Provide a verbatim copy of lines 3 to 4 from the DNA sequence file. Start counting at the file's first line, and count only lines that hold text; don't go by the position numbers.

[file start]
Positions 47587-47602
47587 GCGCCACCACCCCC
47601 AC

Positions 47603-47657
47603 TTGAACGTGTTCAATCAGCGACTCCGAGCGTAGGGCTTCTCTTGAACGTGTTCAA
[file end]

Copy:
47601 AC

Positions 47603-47657